Rick Scott traveled to Europe to help commemorate the 75th anniversary of the Battle of the Bulge.

“Seventy-five years ago, American soldiers — including my father — joined our Allies to fight evil and free Europe from the yoke of tyranny,” Scott said. “It was an honor to join my colleagues in Belgium and Luxembourg to honor the sacrifices made by so many freedom-loving people in support of this cause. We will never forget their sacrifice, and the United States will always stand up for freedom and democracy.”

Sen. Scott also joined his colleagues in introducing a resolution honoring the 75th Anniversary of the Battle of the Bulge, which passed the Senate last week. Those traveling to Europe also included Republican Sens. John Boozman of Arkansas, John Barrasso of Wyoming, Shelly Moore Capito of West Virginia and Deb Fischer of Nebraska.

Joining them were Democratic Sens. Jacky Rosen of Nevada and Maggie Hassan of New Hampshire.

MADD salutes Scott

Mothers Against Drunk Driving (MADD) called out two U.S. Senators for legislation they have proposed that would save lives. MADD National President Helen Witty saluted Republican Sen. Scott and Democratic Sen. Tom Udall of New Mexico for the RIDE Act, which promotes advanced technology designed to prevent impaired drivers from getting on the road.

MADD National President Helen Witty honored Rick Scott as a ‘Legislative Champion.’

“We are still losing over 10,000 people every year to drunk driving,” Witty said in a news release. “We will not be satisfied until we get to zero deaths and zero families approaching the holidays without their loved ones with them. Technology will be the driving factor to get us to zero.”

For their legislation, the organization named Scott and Udall as “Legislative Champions.”

“I’m proud to join Sen. Udall to introduce the RIDE Act, which promotes the development of critical alcohol detection technology that could save 7,000 lives every year,” Scott said upon introducing the bill. “One life lost is too many, and this technology will go a long way in protecting our families and communities.”

MADD also recognized Michigan Democrat Debbie Dingell for her sponsorship of the HALT Act.

Drug price bill passes

A bill that would lower prescription drug costs has passed the House of Representatives. The Elijah E. Cummings Lower Drug Costs Now Act cleared the House by a 230-192 vote that saw two Republicans join with Democrats.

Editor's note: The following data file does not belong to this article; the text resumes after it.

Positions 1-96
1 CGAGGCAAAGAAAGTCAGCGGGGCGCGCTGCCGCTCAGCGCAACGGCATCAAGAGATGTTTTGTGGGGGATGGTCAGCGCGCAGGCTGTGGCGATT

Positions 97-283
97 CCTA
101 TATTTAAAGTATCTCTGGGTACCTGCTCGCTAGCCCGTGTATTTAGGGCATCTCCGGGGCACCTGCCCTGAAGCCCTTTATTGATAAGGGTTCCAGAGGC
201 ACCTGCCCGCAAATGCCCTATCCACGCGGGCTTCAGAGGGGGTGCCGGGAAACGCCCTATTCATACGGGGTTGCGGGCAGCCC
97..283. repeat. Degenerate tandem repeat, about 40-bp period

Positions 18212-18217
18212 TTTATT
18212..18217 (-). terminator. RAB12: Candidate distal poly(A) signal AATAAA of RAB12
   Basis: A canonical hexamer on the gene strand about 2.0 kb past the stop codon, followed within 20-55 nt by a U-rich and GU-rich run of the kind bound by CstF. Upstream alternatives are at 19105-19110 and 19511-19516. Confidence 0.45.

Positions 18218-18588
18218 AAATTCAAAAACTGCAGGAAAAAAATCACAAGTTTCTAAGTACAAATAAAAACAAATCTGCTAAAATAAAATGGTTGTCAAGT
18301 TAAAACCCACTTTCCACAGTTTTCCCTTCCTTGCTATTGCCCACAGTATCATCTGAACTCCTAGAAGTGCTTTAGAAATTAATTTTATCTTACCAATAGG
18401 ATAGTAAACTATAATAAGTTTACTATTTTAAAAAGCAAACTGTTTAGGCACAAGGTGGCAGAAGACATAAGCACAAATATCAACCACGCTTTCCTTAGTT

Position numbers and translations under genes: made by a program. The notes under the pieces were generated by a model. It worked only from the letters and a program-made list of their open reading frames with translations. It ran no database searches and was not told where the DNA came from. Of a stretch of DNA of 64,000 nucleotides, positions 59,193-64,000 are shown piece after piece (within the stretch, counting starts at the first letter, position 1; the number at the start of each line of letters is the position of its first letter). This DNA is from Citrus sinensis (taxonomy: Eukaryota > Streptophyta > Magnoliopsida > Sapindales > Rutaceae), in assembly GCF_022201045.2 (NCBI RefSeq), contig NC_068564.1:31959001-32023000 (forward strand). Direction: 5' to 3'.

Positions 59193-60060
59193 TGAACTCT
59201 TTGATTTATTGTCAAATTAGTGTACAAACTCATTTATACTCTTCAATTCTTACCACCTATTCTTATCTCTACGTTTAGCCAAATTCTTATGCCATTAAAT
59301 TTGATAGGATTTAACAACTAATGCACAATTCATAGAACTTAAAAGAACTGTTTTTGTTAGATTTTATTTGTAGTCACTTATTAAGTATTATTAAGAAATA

The bill’s signature provision is permitting Medicare to negotiate lower drug prices, a message Democrats seek to inject into the national conversation dominated by impeachment. It was able to come to the floor after House leadership met some demands of progressives who sought a much broader scope for the bill.

Rep. Al Lawson is praising the Elijah E. Cummings Lower Drug Costs Now Act.

That compromise was agreed upon 48 hours before the bill coming to the floor. Once it passed, several Florida Democrats expressed their support.

Among those was Democratic Rep. Al Lawson of Tallahassee, praising the bill in a statement for coming down on the side of those “who every day are forced to make the unthinkable choice between filling a prescription and paying their bills.” West Palm Beach Democrat Lois Frankel said: “For this holiday season, H.R. 3 will be the gift of life!”

Republicans argue the bill represents harsh new regulations on the drug industry that will hamper the development of newer drugs. Rep. John Rutherford of Jacksonville said Americans would not be healthier with the bill.

He described it as “a partisan bill” that “the (Congressional Budget Office) CBO estimates we could see 15 fewer cures over the next decade.” Miami Republican Mario Diaz-Balart said: “Pelosi’s ultra partisan drug pricing bill makes it objectively more difficult to get new cures for the American people.”

The bill now heads to the Senate, where it is expected to die. Trump has pledged to veto the bill even if it passed, prompting Democrats to dredge up his prior commitments about lowering drug prices.

Special master backs Georgia

Just 18 months ago, the United States Supreme Court handed Florida what appeared to be a victory in the nearly three-decades-long dispute with Georgia over water flow into the Apalachicola River. The court broke with a recommendation from special master Ralph Lancaster, appointing U.S. Circuit Judge Paul Kelly, Jr. to replace Lancaster. Still, Kelly, like Lancaster, recommended the court side with Georgia.

Rep. Neal Dunn, who represents the region in Congress, expressed his disappointment in the recommendation, noting the damage the decreased water flow has caused the region where oysters represent a significant portion of the economy.

Neal Dunn laments the latest victory for Georgia in the water wars.

“Last year, the Supreme Court recognized that Florida has been harmed as a result of decreased water flow to the ACF River Basin,” the Panama City Republican said in a statement. “They established that Georgia’s unchecked and excessive water usage has harmed Florida and cost us jobs, particularly in our oyster industry. I trust that the Supreme Court will stand by their previous acknowledgment and ensure Florida gets its fair share of water.”

Whether Kelly’s recommendation will carry more or less weight than that of Lancaster is uncertain, but both took Georgia’s position that Florida did not prove Georgia’s water consumption was the cause for North Florida’s problems.

The 2018 ruling was 5-4, but not along the lines most associated with other narrow decisions by the court. Siding with Florida was Chief Justice John Roberts and Justices Anthony Kennedy, Stephen Breyer, Sonia Sotomayor and Ruth Bader Ginsburg. Backing Georgia’s were Justices Clarence Thomas, Samuel Alito, Elena Kagan and Neil Gorsuch.

Kennedy’s replacement on the court, Brett Kavanaugh, will weigh in on the controversy for the first time. If Kelly’s recommendation does not change any minds from the other eight, Dunn and the region will be hoping Kavanaugh will see things their way.